Monday, September 26, 2011

Sound Replacement - 'Volver'

Here is a link to my final assignment for the 'Sound Production 1' subject in the May 2011 semester at Bond University. I recorded and mixed the dialogue, foley and effects, and mixed new music, for this two-minute clip from Pedro Almodovar's 'Volver'.

Saturday, January 8, 2011

Sneak Preview of New Animation!

Here are a couple of screenshots from my new animation project. As you can see it features an old woman........................ mysterious. 

What will it be about? Who is the woman? Why is the woman in bed? Why is she alone? Why is she old? Why is she sad? Is it because she's old? All will be revealed....

As you can tell from these pictures, I'm drawing it in 16:9 letterbox ratio... partially just for a change, partially to make it look more profesh, and partially because a wider frame is interesting for animation and adds a few different possibilities in terms of organising the image and the framing.

More to come soon! If all goes to plan, the centrepiece of this will be the score, which I unfortunately can't preview because in segments it would sound stupid.

Tuesday, January 4, 2011

Tips for Using Toon Boom Studio v4.0

Having made approximately 945745923909450 errors in my history of using Toon Boom Studio v4.0, I thought I might share some of these mistakes and tips to make other users' relationships with the program a bit less rocky and tense.

When drawing using the Mac touchpad, do not accidentally touch a second finger down and send the pencil rocketing off into the timeline and beyond. Having come from a PC with separate clicking buttons and touchpad, I am not used to this sensitivity with multiple fingers on the touchpad, and this one has turned many a well-intentioned drawing into crazy lightning.
Go immediately into (for Mac) TBS > Preferences > Display > Renderer > and select OpenGL rather than Quartz2D. Every time I have left a project in Quartz2D mode instead of OpenGL, the image gets all crumply and epileptic in playback and the upper left corner of the frame is reduced to rave party strobe lighting. STICK WITH OPENGL.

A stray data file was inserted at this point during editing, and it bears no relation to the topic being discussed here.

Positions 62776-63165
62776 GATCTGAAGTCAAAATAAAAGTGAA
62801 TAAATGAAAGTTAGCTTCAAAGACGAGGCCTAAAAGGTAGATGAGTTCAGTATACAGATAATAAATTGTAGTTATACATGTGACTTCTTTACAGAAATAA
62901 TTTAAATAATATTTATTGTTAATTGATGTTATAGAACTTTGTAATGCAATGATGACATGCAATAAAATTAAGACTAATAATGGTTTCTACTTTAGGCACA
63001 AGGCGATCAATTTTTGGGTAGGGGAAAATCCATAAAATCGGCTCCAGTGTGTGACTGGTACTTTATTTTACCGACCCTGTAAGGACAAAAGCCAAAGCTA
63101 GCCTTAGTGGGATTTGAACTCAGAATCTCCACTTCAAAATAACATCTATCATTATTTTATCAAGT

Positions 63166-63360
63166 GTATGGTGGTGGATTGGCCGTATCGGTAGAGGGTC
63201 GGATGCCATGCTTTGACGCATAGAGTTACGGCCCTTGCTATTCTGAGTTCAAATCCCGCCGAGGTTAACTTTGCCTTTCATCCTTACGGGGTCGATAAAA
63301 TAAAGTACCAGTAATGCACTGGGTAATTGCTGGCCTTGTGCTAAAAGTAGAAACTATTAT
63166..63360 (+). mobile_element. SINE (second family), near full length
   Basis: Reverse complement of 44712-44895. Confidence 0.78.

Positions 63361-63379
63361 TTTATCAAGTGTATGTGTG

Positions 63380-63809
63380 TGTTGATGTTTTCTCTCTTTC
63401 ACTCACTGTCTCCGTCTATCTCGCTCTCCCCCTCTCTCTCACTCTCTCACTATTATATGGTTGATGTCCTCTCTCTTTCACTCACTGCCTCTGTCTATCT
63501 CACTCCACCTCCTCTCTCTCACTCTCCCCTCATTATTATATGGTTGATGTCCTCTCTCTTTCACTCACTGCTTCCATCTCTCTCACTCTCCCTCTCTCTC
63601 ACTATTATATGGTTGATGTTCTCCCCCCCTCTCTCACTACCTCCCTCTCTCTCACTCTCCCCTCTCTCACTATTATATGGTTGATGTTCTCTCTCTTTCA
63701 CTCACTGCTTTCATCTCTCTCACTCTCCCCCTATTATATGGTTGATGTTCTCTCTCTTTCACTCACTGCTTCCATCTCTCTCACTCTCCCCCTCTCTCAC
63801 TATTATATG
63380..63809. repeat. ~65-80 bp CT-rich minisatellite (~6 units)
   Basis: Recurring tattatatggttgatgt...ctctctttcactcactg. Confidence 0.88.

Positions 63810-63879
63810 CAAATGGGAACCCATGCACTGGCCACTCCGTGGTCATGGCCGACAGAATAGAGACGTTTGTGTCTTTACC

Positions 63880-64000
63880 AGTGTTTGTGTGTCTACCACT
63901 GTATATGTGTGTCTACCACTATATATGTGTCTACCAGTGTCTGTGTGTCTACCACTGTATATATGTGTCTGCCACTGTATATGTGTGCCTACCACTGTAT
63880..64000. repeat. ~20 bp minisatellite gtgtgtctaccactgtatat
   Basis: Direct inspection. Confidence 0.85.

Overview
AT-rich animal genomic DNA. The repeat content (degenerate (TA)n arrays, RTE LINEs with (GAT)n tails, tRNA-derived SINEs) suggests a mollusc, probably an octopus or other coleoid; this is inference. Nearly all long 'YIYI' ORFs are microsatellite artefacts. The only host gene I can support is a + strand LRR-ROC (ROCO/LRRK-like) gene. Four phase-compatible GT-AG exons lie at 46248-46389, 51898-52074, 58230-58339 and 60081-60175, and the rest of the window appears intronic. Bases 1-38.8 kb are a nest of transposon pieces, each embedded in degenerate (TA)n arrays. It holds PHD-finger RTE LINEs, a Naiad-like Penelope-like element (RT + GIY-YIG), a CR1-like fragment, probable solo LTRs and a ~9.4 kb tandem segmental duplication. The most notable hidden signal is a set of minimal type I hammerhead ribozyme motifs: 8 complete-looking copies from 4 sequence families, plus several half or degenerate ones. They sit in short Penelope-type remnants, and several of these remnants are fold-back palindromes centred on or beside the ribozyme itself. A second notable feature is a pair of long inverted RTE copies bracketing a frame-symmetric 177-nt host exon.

If you have an area of colour to fill in, but the area is segmented into hundreds of tiny sections (e.g. detail on a person's face or clothes), leave the area transparent, draw a large rectangle of the colour you want, send the rectangle to back, and put it behind the original drawing, and this will fill in the colour despite the sections.

The gradient features in the colour palette are limited- linear gradients only run from left to right, not top to bottom. To make the gradient run from top to bottom, or to change the direction of the gradient in any way, use the 'C' and 'V' keys to rotate your image. The gradient will still appear to fill from left to right but when you rotate your image back to normal, it will rotate with it.

If you have changed computers, operating systems, hard drives etc, or have lost or damaged your TBS install files in any way, don't worry- if you go into your account on, you can re-download any of your TB products, for Mac OSX or PC. Yay! This was a massive relief when I thought I would have to re-purchase TBS just because I bought a Mac.

If your animation is getting sluggish and the program is struggling to keep up with the complex processes that you are making it do, try doing your scenes in small segments (i.e. segments of 3-5 seconds), export the segments as you go, and assemble them in your external film editing program. Trying to export your entire 6 minute animation from TBS, ready to go, will most likely result in flickering, jumping, and the program freezing a lot. Also, you can't edit your transitions and clip lengths with anywhere near as much freedom as you can in a program like Adobe Premiere or Final Cut.